When one door shuts, another opens.
That was the case for Michael Melton, owner and operator of Power Haus Equipment in San Marcos, TX. Six years ago, before opening Power Haus Equipment, Michael worked as a retail manager at an independent local hardware store and lumberyard. Right as they were planning their 65th anniversary sale, the owner of the shop decided to sell out the business to cash out on the property values.
Suddenly, Michael was out of a job. But that didn’t stop him for long. Power equipment had been a pet project of his for a while and he had already considered turning it into a standalone business. Now, he finally had the opportunity to do it.
Today Power Haus Equipment has grown to a team of eight. Michael is still involved in the day-to-day goings on of the shop. But as the business grows, he has found himself needing to take a step back so he can focus on the bigger picture.
So, Michael implemented TargetCRM—an automated sales and marketing platform—to help him stay on top of customer communications while also building up Power Haus Equipment’s online presence.
We chatted with Michael to find out more about how he has leveraged TargetCRM to help grow his business.
Starting your own business takes a leap of faith. Can you tell us about how you started Power Haus Equipment?
Michael: Outdoor power equipment was a pet project of mine when I was managing the lumberyard, and I’d been toying with the idea of doing a standalone deal. But I was 24 years old and not making a lot of money. I was trying to find an angel investor and just didn’t have a lot of luck.
Then, Patrick, who was the bookkeeper and operations manager at the lumberyard for many years, came up and said, “Hey, I want to have a talk. We’re interested.” So, Patrick and I started developing Power Haus. And in the course of about 30 days, I lost my job, got married, and opened a business. It was a pretty hectic spring.
We started by renting a little warehouse space in a small building. I was the two-cycle tech and salesman, Patrick was the bookkeeper, and we had another technician we brought over from the lumberyard. We started very, very small—got a Lowe’s card for 5% off and bought all our equipment at Lowe’s, and then turned around and resold it for a miniscule profit. That allowed us enough income to get in with STIHL, and then ECHO, and then Scag, and so on.
I think what makes us unique is that we do very much create a culture of that independent lumberyard feel. We know all our customers by name. We really try to be as familial with our customers as we can, and at the end of the day, that creates a lot of repeat business and a lot of very loyal clientele.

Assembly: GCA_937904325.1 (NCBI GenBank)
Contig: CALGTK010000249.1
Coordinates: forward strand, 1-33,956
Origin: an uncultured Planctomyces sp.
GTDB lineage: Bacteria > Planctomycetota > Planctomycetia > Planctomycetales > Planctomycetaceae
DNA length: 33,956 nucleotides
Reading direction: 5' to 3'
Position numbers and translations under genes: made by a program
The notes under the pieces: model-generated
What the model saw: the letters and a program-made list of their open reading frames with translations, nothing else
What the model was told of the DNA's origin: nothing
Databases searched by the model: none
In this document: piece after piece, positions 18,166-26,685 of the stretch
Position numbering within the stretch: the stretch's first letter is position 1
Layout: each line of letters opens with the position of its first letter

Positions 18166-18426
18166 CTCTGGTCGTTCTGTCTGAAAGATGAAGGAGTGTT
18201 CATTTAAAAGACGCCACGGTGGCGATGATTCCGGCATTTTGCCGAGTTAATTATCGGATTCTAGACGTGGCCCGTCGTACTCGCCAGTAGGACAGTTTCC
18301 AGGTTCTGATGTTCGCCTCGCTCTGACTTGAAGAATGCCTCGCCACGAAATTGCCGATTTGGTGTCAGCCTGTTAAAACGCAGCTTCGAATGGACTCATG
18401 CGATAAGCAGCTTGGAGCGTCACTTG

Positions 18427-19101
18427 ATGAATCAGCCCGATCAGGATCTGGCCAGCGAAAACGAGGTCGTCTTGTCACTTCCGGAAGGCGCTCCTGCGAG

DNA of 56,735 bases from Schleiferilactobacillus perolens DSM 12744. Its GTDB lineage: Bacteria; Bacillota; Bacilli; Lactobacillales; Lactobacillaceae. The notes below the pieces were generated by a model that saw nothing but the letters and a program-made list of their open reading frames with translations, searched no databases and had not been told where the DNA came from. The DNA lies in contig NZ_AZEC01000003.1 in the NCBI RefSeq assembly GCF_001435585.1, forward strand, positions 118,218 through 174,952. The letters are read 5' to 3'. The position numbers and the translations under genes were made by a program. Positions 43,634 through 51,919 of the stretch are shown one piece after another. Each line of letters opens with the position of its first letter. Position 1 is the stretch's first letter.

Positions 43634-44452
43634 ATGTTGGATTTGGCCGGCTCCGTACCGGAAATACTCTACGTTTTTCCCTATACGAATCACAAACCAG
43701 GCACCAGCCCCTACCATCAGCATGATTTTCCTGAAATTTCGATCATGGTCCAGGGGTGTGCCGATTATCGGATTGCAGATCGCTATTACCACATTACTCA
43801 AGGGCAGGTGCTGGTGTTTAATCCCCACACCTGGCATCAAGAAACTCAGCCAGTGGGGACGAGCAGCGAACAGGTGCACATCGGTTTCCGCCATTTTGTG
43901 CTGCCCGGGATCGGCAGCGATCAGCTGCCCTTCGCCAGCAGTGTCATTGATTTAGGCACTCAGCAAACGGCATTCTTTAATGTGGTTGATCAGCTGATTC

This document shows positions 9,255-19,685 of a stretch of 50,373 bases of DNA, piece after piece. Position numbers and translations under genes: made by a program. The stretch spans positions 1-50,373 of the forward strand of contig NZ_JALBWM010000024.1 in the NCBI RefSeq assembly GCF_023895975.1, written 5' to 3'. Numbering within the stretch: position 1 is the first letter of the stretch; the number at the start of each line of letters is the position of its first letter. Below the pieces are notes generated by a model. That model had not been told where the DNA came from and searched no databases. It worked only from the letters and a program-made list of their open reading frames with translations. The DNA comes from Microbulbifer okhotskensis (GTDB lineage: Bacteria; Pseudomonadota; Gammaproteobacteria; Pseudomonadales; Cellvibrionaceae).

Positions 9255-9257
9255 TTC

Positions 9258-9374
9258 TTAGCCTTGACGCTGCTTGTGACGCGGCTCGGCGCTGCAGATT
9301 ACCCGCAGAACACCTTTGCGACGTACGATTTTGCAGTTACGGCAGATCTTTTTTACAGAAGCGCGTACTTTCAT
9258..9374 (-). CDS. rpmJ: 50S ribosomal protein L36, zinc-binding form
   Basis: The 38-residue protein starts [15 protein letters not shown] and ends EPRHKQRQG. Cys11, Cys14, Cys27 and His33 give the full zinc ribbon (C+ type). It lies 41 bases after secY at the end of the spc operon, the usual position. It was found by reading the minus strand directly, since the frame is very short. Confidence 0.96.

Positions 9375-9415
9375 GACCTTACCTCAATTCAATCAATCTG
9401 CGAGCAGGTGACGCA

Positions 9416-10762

How did you build up your customer base in those early days?
Michael: Well—much to my chagrin now—we never said no. We would take on just about any job that we could. I have never charged freight. If someone wanted to special order something, at the beginning, we wouldn’t require a prepayment on special orders. But that wasn’t sustainable long-term. We had thousands of dollars sitting around in inventory that was never paid for—but it made it convenient enough that we got a reputation in the community.
We also do all our ordering daily. People who are hearing from other shops that they might have to wait 7 to 10 days for parts to come in, and they found that when they came and dealt with us, the thing was coming next day.
At the end of the day, a fast turnaround on parts, a fast turnaround on service, and a very customer-centric attitude on sales support is what I think really differentiated us from the get-go.
How were you managing your customer communications before TargetCRM?
Michael: Well, we’re at a point where I’m trying to no longer be involved in every aspect of the business. I’m trying to step back a little bit and let our team step up. As we grow, there’s too much for one person to do.
We basically sent out a marketing email maybe twice a year to announce a big sale, and that was really the extent of our customer outreach.
What impact has TargetCRM had on your business so far?
Michael: So, we turned it on and—probably foolishly—I sent out a mass survey on everything we’ve sold and everything we’ve serviced in the last year. And holy cow, that kicked things off pretty quick. I just spent four hours on my phone trying to sort through all the text messages back.
Literally overnight, we got like a 30% increase in online reviews, and almost all of them five-star.